Magazine article Training & Development Journal

Training That Travels Well

Magazine article Training & Development Journal

Training That Travels Well

Article excerpt

Training That Travels Well

"I'd like one of the singing dogs, please!"

I never heard anyone say this, but as I rode to work on the train each day in Japan I often imagined just such a scene. A large sign on a building near Kamakura proclaimed in English, "Singing Bird and Dog Sale."

That harmless translation pales beside a famous mistake involving President Nixon. His translator rendered a comment of the Prime Minister of Japan as "I'll take care of it." A better translation would have been "I'll take it under advisement." That one created a major international incident.

The late 1950s saw the increasingly successful introduction of high-quality Japanese consumer products. Americans embraced these modestly priced, well-engineered products. But the quality of the goods was hardly matched by the instructions that accompanied them. Some user manuals (think training here) were almost unbelievable.

I have a stamp pad from that period. It was a remarkable product at a time when stamp pads had to be re-inked every few days - a messy job. But the instructions begin with, "Good for 1,000 stamp on face of abroad," and go downhill from there.

Fortunately, the Japanese have since made big improvements in adapting material for foreign use.

Training, like well-engineered products, will succeed when it is well designed and developed. But if automated training materials are to be exported, good design must include appropriate adaptation. It is both figuratively and literally the price of success. And while correct translation is certainly important, it's only one part of adapting training programs for use by foreigners.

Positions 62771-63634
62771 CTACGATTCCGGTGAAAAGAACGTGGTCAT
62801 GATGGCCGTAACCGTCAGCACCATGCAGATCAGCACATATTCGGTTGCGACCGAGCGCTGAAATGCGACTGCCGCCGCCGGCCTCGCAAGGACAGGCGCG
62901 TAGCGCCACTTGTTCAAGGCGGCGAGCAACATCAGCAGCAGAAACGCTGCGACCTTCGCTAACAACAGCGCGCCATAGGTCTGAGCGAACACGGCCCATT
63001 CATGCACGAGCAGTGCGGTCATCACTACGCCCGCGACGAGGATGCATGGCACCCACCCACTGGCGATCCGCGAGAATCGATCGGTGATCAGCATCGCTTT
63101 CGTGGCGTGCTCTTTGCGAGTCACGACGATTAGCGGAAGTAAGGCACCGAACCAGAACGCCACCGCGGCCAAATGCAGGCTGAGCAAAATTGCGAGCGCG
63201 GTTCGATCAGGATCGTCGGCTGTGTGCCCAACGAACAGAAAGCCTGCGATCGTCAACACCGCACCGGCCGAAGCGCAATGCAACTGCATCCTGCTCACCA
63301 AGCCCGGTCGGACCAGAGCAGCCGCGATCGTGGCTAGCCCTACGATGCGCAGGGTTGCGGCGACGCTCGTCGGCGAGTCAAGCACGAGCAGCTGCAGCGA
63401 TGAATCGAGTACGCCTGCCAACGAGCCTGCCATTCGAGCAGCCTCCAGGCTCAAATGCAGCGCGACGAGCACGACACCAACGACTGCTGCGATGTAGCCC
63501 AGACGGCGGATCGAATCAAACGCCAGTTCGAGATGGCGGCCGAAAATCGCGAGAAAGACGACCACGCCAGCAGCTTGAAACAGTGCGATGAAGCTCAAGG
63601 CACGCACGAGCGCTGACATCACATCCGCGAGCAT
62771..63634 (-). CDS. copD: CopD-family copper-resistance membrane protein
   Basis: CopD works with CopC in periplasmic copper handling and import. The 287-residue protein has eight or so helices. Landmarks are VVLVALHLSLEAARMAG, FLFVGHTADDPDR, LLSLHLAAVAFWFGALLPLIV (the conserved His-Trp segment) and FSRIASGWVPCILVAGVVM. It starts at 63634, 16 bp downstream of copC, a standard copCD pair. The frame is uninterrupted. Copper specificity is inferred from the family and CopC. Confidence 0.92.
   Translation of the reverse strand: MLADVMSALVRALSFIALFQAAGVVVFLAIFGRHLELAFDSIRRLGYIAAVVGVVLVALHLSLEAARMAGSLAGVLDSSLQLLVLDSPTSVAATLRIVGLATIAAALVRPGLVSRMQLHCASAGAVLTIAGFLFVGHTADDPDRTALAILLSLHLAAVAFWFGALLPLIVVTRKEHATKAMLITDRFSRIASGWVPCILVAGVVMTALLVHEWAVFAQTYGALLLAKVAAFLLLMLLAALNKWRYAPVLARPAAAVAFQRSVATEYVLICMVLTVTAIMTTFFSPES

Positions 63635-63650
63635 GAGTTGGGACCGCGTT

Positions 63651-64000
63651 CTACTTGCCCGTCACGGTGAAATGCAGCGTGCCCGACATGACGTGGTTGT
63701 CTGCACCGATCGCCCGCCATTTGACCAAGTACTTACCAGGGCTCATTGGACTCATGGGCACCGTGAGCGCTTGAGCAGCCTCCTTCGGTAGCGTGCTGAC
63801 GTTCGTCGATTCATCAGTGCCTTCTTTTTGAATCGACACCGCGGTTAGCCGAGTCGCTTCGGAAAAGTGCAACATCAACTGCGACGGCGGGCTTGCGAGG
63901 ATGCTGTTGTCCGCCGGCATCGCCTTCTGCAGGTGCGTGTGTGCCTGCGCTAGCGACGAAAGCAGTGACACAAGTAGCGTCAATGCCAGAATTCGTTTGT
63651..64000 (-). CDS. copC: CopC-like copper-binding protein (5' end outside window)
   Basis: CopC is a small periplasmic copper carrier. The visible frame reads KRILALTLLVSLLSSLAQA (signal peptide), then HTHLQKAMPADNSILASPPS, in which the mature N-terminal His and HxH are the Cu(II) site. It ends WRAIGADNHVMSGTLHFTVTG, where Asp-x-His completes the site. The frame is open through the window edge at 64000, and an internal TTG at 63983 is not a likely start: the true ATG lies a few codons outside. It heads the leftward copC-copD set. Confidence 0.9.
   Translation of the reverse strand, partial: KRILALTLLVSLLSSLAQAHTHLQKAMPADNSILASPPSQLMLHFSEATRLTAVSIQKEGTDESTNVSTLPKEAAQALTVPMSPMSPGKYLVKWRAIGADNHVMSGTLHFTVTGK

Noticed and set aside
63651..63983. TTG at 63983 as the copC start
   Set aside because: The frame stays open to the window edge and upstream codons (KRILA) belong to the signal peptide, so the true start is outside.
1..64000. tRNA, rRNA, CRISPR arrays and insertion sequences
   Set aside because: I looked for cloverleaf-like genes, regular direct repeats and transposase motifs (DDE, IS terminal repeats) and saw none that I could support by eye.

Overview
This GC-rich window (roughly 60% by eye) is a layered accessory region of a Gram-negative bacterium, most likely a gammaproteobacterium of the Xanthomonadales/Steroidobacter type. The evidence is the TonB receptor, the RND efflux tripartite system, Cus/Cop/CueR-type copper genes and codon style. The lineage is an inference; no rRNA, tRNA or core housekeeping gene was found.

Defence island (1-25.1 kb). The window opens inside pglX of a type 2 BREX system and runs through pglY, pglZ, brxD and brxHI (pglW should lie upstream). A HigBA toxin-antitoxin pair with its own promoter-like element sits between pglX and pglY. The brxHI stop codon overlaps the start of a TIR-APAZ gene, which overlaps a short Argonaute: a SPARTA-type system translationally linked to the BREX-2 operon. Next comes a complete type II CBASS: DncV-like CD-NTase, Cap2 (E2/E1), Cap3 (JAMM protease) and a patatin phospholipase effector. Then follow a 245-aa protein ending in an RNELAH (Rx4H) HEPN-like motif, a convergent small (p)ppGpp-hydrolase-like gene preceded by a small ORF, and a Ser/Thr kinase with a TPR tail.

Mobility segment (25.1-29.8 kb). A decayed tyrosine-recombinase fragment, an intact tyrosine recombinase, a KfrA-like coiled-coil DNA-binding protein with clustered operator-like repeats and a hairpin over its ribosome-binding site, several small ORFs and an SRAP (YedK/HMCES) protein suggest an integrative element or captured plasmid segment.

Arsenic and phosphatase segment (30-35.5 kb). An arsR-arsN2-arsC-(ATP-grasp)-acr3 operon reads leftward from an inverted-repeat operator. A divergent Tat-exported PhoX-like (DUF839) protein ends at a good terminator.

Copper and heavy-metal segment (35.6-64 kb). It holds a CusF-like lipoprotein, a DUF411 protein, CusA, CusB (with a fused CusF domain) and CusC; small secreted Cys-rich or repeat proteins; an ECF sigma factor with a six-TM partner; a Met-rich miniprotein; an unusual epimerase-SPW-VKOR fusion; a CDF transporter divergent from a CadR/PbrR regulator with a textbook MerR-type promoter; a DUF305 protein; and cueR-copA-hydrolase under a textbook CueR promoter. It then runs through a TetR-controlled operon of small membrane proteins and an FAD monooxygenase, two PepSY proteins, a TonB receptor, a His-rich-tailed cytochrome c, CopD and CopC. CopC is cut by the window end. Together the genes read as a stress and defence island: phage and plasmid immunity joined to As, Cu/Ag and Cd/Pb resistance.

Automated materials versus seminars

Many organizations export training seminars to non-English speaking countries, and they seem to survive the trip. Why would automated training be any different?

Only the most naive HRD professionals would believe that even seminar-based training can be presented "as is" on foreign soil. It can't and it isn't. No trainer wants to look like a fool by presenting inappropriate material, so the local national who delivers the imported seminar tends to provide more than a simple translation. He or she adapts the material, whether in advance or on the spot, to fit the local culture.

I once asked the director of training of Xerox do Brazil (the subsidiary in Brazil) how he uses training packages sent from Xerox's U.S. headquarters. Xerox packages were, and are, well done. He replied, "We never use them as they arrive. We always have to adapt them to fit in with our own circumstances."

With automated training programs, no local trainer can offer on-the-spot modifications. This type of training includes multimedia self-study packages, computer assisted instruction (CAI), and interactive video. In most cases, local subsidiaries or customers lack the technical capability to adapt such materials; the only recourse is to modify the materials before they are sent overseas.

Translation isn't enough

As we have seen from the Japanese singing dog, literal translation is rarely the best kind. John Eldridge, an automated courseware development consultant, says, "The problem is not to translate the words, but to convey the ideas across cultures. Employ a writer from the other culture to write your idea in the local language."

Translation can include aspects that sometimes elude parochial Americans. For example, in translating a CAI program into Spanish, a problem arose: Which dialect should be used? Depending on the subtleties of the language, the final product could be branded Cuban, Puerto Rican, or Mexican, rather than the desired "generic Western Hemisphere Spanish."

"Translation into Chinese" isn't sufficient. Which Chinese? The one spoken in Hong Kong (Cantonese) or in Beijing (Mandarin)? And that doesn't even address the problem that written Chinese characters in Beijing are not quite the same as in Taiwan. …

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